This principle of influence kicks in even more strongly when the situation is uncertain or people aren’t sure what to do. When you can show them what others like them believe or are doing, people are more likely to take the same action. (The mass suicides among the Heavens Gate followers in Southern California and the people in Jonestown are horrible examples of the negative power of this principle.)

On the positive side, product endorsements are the most obvious application of the Social Proof. If you want someone to do something for you, be sure to let them see that many other people are already doing it or are willing to do it. Show them that others like them (and the more like them the better) believe in your product or are using it.

4. LIKING: “The Friendly Thief”

People love to say ‘yes’ to requests from people they know and like. And people tend to like others who appear to have similar opinions, personality traits, background, or lifestyle. More people will say ‘yes’ to you if they like you, and the more similar to them you appear to be, the more likely they are to like you.

Most people are also phenomenal suckers for flattery, even when they know it isn’t true. When we have a good opinion of ourselves, we can accept praise and like those who provide it. (Those with low self-esteem reject even well-earned praise and distrust the source.) All salespeople worth their salt have mastered the flattery tactic. They know it works, but they may not know why.

People also tend to like and trust anything familiar. The best way to build this familiarity is to have frequent, pleasant contacts. For example, if you spend three hours straight with someone you’ve never met before, you would get a sense of who they are. But if you divided the same time into 30-minute segments of pleasant interaction over six consecutive weeks, you would each have a much stronger and positive knowledge about the other. You have established a comfort level, familiarity, and a history with them. Their repeated pleasant contacts with your organization’s services or products helps build familiarity and liking.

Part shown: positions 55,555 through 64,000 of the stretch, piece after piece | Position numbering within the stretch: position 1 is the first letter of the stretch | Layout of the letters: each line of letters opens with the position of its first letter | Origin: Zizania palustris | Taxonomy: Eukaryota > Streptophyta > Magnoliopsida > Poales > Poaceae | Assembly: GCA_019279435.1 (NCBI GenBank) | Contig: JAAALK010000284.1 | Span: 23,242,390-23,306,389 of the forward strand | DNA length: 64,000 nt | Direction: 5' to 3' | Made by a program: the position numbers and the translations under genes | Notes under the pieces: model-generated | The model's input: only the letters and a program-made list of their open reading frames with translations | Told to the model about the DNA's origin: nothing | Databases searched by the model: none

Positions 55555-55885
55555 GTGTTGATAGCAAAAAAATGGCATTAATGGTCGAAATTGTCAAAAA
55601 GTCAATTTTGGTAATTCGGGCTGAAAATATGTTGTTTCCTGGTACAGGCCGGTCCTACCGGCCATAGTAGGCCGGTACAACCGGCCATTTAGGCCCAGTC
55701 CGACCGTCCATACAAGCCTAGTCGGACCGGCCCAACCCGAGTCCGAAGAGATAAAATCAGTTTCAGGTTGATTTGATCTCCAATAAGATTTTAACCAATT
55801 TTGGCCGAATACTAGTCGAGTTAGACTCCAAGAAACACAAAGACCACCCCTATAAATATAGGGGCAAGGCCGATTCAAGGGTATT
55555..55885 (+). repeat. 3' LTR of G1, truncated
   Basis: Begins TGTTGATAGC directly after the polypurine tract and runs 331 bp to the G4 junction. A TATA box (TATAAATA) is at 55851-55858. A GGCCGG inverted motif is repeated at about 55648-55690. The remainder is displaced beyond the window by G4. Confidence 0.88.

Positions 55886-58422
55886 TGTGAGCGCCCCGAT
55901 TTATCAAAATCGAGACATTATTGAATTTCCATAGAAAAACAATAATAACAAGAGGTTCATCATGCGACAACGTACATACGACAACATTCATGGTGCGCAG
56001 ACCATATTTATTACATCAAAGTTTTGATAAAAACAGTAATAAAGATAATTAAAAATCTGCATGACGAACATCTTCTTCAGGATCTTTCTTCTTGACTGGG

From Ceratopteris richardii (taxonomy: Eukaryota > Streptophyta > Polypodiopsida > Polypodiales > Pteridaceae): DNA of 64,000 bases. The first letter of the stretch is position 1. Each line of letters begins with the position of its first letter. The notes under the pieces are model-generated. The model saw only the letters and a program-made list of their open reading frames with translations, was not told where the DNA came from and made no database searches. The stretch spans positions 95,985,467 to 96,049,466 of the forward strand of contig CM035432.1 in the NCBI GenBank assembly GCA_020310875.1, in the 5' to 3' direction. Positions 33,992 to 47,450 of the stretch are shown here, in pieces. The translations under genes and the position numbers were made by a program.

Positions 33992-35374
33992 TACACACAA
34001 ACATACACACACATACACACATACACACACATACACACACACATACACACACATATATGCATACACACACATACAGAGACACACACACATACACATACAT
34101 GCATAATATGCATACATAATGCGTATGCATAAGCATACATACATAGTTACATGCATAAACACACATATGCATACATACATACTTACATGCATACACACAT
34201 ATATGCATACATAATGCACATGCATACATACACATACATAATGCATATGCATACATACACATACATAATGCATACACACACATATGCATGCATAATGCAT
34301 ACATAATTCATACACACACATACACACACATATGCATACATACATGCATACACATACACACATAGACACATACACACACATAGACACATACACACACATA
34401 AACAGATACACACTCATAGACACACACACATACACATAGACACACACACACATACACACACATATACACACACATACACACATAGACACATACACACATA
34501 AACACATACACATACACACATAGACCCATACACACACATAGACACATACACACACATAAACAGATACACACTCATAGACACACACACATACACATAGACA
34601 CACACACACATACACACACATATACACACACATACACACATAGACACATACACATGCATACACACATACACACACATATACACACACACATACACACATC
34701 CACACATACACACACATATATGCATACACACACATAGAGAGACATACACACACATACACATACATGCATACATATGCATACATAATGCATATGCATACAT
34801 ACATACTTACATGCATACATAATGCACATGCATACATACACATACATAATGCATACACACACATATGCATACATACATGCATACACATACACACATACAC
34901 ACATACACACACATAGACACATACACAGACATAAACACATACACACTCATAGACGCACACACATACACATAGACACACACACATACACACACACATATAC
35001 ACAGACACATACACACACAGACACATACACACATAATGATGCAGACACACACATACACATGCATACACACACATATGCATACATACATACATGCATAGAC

5. AUTHORITY: “Directed Deference”

Most of us are raised with a respect for authority, both real and implied. Sometimes, people confuse the symbols of authority (titles, appearance, possessions) with the true substance.

Some people are more strongly influenced by authority than others, and compliance can vary according to the situation. For example, it’s 11:00 PM, and the doorbell rings. Two men in police uniforms want to come in and ask you some questions. Most people respect such authority enough that they would comply, even though the Constitution says they don’t have to. But if it was 3:00 AM and the men were in street clothes, claiming to be detectives, most of us would hesitate. The men would have to overcome our resistance with more proofs of their authority like badges or a search warrant.

You can put this general principle to use by citing authoritative sources to support your ideas. Look and act like an authority yourself. Be sure others know that your education and experience supports your ideas. Dress like the people who are already in the positions of authority that you seek.

6. SCARCITY: “The Rule of the Few”

Nearly everyone is vulnerable to some form of the principle of scarcity. Opportunities seem more valuable when they are less available. Hard-to-get things are perceived as better than easy-to-get things.